Law Review: Skip the Skittles? (Opinion) | SierraSun.com
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Law Review: Skip the Skittles? (Opinion)

Ravn R. Whitington

Halloween is here. Ghosts, ghouls, and gluttons abound. Copious amounts of candy will be devoured in the coming days. A tradition with deleterious health effects. Save the children, save yourselves. Carrots, not candy. Let that be your trick-or-treat mantra. And … risk eggs raining down on your home while you rail against innocent indulgence in sugary sweets.

But fear not conscientious citizens. Rest easy knowing lawyers are out there protecting us from ourselves. Coiffed, French-cuffed crusaders making candy safer one lawsuit at a time. Skittles – “America’s favorite non-chocolate, chewy candy” – has been taken to task.

In Thames v. Mars, Inc., major confectioner, Mars, Inc., was recently sued in the United States District Court, Northern District of California, for omitting warnings about the presence of an alleged toxin in Skittles.



Back in April 2022, Jenile Thames – perhaps a confectionary connoisseur or perhaps a concerned consumer, the details are scant – decided to purchase a bag of Original Skittles from a QuickStop in San Leandro, California. Thames scrutinized the Skittles packaging and, when not warned that Skittles are harmful for the health, bought the bag of candy. Oddly, the lawsuit does not indicate if Thames ate the Skittles, but one assumes he consumed the little colored balls of chewy goodness. Better if he didn’t, though. 

As it turns out, Skittles are toxic – or so Thames alleges. Mars manufactures Skittles and numerous Skittles spin-offs with titanium dioxide (“TiO2”), which is an inorganic compound used as a pigment in all sorts of products from candy to coatings, plastics to printing inks.



According to numerous studies, TiO2 is not particularly good for the body. Exposure to, and ingestion of, TiO2 may lead to DNA, chromosomal, brain, organ, and cell damage, and even genital malformations. Gone are the days of guilt free confections.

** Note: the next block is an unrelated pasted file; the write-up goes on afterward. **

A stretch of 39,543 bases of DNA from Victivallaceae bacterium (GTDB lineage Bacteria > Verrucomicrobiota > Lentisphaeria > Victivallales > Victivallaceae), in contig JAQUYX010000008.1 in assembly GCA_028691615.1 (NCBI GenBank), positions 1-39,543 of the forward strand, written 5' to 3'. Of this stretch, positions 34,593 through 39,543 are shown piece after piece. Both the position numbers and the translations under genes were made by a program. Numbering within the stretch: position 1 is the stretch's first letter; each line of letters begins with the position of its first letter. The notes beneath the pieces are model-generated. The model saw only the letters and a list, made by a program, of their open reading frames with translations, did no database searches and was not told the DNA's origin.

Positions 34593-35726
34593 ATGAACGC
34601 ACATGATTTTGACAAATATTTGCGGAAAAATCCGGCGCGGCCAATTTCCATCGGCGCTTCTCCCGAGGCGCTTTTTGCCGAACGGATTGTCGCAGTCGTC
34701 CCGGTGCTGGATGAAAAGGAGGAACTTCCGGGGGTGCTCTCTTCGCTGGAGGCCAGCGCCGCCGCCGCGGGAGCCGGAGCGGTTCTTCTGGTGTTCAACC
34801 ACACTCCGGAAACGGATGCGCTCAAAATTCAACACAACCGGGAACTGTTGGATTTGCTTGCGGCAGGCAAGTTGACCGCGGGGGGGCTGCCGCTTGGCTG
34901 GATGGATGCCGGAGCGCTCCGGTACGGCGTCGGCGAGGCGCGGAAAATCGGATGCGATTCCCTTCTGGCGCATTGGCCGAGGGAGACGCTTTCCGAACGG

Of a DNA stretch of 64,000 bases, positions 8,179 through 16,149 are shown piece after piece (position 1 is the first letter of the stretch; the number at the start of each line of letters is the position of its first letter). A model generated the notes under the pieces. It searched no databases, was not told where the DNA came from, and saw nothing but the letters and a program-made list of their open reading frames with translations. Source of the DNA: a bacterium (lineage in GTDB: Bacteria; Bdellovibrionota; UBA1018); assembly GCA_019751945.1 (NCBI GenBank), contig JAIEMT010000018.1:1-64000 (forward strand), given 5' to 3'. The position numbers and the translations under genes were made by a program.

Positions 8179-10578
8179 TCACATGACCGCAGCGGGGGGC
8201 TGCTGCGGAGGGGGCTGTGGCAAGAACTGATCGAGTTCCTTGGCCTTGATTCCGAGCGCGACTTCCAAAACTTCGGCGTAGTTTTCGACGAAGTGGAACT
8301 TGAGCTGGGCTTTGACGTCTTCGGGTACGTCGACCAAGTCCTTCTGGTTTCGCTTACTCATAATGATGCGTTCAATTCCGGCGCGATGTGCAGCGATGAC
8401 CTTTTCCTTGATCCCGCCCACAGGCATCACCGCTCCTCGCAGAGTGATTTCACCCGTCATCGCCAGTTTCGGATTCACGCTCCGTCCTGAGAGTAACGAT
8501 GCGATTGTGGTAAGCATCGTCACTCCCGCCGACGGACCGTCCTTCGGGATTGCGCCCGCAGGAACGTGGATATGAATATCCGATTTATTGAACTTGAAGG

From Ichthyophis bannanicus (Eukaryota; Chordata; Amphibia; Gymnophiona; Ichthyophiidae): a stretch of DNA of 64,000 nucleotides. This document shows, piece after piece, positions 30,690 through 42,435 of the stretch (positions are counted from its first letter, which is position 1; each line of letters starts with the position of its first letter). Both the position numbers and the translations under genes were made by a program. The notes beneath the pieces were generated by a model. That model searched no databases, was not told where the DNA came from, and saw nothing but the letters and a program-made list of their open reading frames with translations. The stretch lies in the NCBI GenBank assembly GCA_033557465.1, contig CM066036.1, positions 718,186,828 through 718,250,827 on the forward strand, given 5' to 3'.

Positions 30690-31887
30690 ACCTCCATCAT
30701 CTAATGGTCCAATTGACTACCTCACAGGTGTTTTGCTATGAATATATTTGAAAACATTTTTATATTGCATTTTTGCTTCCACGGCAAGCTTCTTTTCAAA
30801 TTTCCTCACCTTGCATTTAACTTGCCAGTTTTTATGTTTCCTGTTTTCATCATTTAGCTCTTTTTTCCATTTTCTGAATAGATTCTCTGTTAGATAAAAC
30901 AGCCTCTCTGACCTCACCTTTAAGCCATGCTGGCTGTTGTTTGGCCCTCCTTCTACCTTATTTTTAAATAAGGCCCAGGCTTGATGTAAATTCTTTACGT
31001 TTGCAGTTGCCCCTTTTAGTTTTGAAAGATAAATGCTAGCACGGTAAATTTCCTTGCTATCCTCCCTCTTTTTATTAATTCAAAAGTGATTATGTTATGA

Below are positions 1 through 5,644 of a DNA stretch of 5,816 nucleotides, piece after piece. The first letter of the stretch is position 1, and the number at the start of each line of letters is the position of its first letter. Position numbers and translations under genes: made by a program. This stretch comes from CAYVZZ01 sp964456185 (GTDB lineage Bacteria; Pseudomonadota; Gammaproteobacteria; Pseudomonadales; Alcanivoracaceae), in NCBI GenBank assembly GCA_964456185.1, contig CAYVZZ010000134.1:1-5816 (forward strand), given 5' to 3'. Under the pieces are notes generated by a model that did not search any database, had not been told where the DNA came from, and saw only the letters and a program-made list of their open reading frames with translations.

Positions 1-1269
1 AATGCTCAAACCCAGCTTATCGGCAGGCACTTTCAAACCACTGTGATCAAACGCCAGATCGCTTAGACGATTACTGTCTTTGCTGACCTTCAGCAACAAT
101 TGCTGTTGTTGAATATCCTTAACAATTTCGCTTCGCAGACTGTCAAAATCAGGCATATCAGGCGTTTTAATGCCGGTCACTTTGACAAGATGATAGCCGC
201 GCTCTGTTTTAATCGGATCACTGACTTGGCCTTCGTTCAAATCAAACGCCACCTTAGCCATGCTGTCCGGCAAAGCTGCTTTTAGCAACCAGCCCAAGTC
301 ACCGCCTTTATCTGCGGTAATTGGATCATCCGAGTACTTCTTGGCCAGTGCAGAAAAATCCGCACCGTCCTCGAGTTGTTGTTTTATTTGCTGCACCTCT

How many Skittles before you are an invalid? Who knows?  But Marshawn Lynch – Cal Bear, future NFL Hall of Famer, and all-around great guy – has got to be a little worried. The man was the literal poster boy for Skittles, eating them on the sidelines of games and just about everywhere else for years. Lynch either has a very valuable plaintiff’s case or is going to make one heck of a defense witness.

France banned the use of TiO2 in food products in 2019, and as of 2020 TiO2 was no longer recognized as an additive authorized by the European Union for human consumption. The globally acknowledged risks of TiO2 were not lost on Mars. In 2016, Mars publicly committed to phase out TiO2 from its line of food products. Except that eight years later, Mars still can’t quit the stuff.

“Taste the Rainbow,” Skittles proclaims. But, as Thames deftly counters, “[t]he color of Defendant’s rainbow…is due to its use of TiO2.” And it’s not like you need the alleged toxin to make those colors pop. Swedish Fish, Black Forest Gummy Bears, Sour Patch Kids, Nerds, and even M&Ms aesthetically astound without TiO2.

 And so, Thames, on behalf of a class of plaintiffs, sued Mars for violations of California’s Unfair Competition Law, Consumer Legal Remedies Act, Song-Beverly Act, and a litany of other causes of action. Not surprisingly, selling food that contains a known toxin to the unsuspecting pubic comes with some legal risk.

Thames contends he, and other similarly situated consumers, would not have purchased Skittles if Mars had warned on the packaging and/or marketing materials that TiO2 is unsafe for human consumption. Absent such warning, Thames claims he was misled to believe Skittles were free of harmful ingredients. You know, aside from sugar, corn syrup, artificial flavors, and all the other ingredients that make candy generally unhealthy.

The lawsuit is still in its infancy, but if Thames prevails, he and the class plaintiffs may be entitled to compensatory and punitive damages, and Mars may be forced to include warnings on its packaging or discontinue use of Ti02 entirely. Only time will tell Skittles’ fate. In the words of Willy Wonka, “The suspense is terrible. I hope it’ll last.” In the meantime, spurn Skittles or splurge. Up to you. Moderation will be my method. 

Ravn R. Whitington is a partner at Porter Simon licensed in California and Nevada. Ravn is a member of the firm’s Trial Practice Group where he focuses on all aspects of civil litigation. He has a diverse background in trial practice ranging from complex business disputes to personal injury to construction law, and all matters in between. He may be reached at whitington@portersimon.com or http://www.portersimon.com.


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